- Coronavirus and the oil price shock are wreaking havoc on markets and causing the steepest declines and greatest volatility since the 2008 financial crisis.
- I believe some of the fear is justified as previous, overly optimistic projections are being brought down to Earth and revised even further downward to account for these new risks.
- By summer, I think we will have a clearer idea of the progress made in combating coronavirus and thus whether it will have a coercive impact on the mega economies.
- Oil price disruptions have been survived already this past decade and there are signs that this turn of events may be temporary, as it is more geopolitical battle than economic development.
- Amid all the red, there are increasingly a lot of interesting buying opportunities out there as markets return to justified - and even cheap in some cases - valuations.
Wow, do markets move fast in the day of smartphones, zero-fee commissions, and high-speed traders?
Who'd have thought back in the ancient times of February 12, 2020, when the Dow Jones Industrial Average (DJI) had just made a record close of 29,551, that we'd now be experiencing day after day of increasingly steep drops and gains (but mostly drops) now culminating, perhaps, in 2020's "Black Monday" of a Dow down over 2,000 points?
Amid this historic volatility (VXX), my message is - stay calm and maybe even buy a little.
Coronavirus and oil are largely separate from one another but both impactful on their own and, when combined in a one-two, a devastating attempt at a knockout punch to this 11-year bull market. I think the market was due for a correction at the relatively rich and overly optimistic valuation levels it was at. However, when looking at valuations now - things seem almost a bit cheap from a forward perspective.
(Source: The Wall Street Journal)
The fact is that economic growth both domestically and worldwide is not in recession territory, at least beyond a potential momentary blip from coronavirus quarantines, even if it is slowing. Revised U.S. 2020 economic growth projections are down to 1.4%, a significant slowdown from 2019's 2.3%. China, which seems to have largely recovered from the virus, is seeing growth expectations of around 5% and down from its consistent 6% levels. Other regions, such as India, an already-slowing Europe, otherwise seem likely to experience similarly. These primarily come from a combination of economic growth that already seemed strained even at the turn of this new year and now compounded greatly by the coronavirus and oil price shock.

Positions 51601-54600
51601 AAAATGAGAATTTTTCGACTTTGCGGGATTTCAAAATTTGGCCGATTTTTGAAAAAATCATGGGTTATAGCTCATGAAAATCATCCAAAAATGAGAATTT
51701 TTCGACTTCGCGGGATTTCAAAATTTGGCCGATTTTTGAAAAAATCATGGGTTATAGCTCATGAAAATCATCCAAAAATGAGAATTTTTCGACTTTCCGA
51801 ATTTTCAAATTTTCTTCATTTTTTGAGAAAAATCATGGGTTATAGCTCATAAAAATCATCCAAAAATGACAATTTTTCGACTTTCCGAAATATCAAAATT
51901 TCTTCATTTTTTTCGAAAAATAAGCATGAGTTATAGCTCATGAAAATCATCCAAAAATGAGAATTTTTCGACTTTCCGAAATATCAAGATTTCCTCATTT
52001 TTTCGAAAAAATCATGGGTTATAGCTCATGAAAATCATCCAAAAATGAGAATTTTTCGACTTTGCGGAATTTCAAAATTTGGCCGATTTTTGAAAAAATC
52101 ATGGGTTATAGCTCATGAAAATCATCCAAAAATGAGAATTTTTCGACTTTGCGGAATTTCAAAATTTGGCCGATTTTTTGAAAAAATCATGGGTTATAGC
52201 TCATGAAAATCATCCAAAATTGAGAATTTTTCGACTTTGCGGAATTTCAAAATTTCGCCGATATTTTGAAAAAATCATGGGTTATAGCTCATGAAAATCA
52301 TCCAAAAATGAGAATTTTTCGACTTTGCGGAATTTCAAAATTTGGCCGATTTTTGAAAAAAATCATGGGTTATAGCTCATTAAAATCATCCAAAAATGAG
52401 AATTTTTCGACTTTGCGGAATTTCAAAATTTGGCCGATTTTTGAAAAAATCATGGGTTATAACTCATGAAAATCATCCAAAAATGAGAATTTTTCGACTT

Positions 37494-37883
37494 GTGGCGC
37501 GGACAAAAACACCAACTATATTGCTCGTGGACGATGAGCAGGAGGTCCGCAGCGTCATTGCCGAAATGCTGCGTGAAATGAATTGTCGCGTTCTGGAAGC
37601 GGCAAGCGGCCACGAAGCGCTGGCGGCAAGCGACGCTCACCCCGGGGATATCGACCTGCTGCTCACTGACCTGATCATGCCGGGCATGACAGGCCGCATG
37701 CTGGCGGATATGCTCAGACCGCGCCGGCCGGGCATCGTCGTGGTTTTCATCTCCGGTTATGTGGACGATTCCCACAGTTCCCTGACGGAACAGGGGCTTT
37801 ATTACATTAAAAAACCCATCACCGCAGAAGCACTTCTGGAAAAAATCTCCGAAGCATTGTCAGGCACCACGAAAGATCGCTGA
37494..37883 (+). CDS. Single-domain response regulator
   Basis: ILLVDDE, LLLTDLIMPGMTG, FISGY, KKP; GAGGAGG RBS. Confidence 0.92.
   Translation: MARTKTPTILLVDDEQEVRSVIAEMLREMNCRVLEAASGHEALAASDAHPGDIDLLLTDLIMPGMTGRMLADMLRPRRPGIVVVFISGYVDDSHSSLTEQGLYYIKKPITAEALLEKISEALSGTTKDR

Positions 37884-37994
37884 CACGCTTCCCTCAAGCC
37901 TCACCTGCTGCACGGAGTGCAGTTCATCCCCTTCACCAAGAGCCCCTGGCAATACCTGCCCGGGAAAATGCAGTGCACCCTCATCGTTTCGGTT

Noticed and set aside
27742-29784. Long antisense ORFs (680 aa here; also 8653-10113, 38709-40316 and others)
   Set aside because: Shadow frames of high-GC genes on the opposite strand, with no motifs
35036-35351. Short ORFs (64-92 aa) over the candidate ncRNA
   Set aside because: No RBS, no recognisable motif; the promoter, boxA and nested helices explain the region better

Yet I believe the systematic medium and long-term risk remains low even if it is quite possible volatility may continue for a few more weeks or even months. The risks in the short term are if the coronavirus continues to spread, and thus disrupt economically through impacts on consumer and business activity, through more nations and particularly key economies such as Europe, India, Japan, and especially the United States. The oil price shock has the potential to cause some credit risks to companies exposed to revenue streams linked to oil, such as financial companies (XLF) which experienced almost as harsh a Black Monday as energy stocks (XLE).
For oil it is worth remembering that the world survived, and grew, from several oil price shocks even this past decade. The oil downturn from late 2014 to early 2016 did hold markets down for a time, in combination with other factors such as the eurozone crisis and geopolitics, but the markets returned in full force and exploded even while oil only made a small and moderate rally. Furthermore, this current oil price shock appears to be a temporary battle between OPEC nations rather than a long-term fundamental switch - it is very possible that by summer there will be greater stability and resolution to the current proposed supply gut and oil returned to a more moderate level.
By summer it is also very likely we will see the real impact of coronavirus and if it actually deserves the angst and fear it is causing currently in markets. Many companies have guided down but we are yet to see much in the form of concrete numbers. Much of the current downturn appears to be a revision in forward, previously rosy estimates and perhaps some are deserved. However, if coronavirus experiences a moderate resolution, like it seemingly is in the direction of moving right now, then its impact likely will be similarly short.
Based on the above, I remain confident in the markets' long-term path. There are a lot of great buying opportunities right now for stocks, financial instruments, ETFs, sectors, and nations that previously just seemed (and as we now see correctly) too pricey. I believe within half a year things likely - but not for sure - will return to a general and slow, but still existing, growth path.
In the meantime hold on steady - this volatility looks only likely to continue in our fast-paced modern information and trading age.
This article was written by
Analyst’s Disclosure: I am/we are long XLF, XLF, SPY. I wrote this article myself, and it expresses my own opinions. I am not receiving compensation for it. I have no business relationship with any company whose stock is mentioned in this article.
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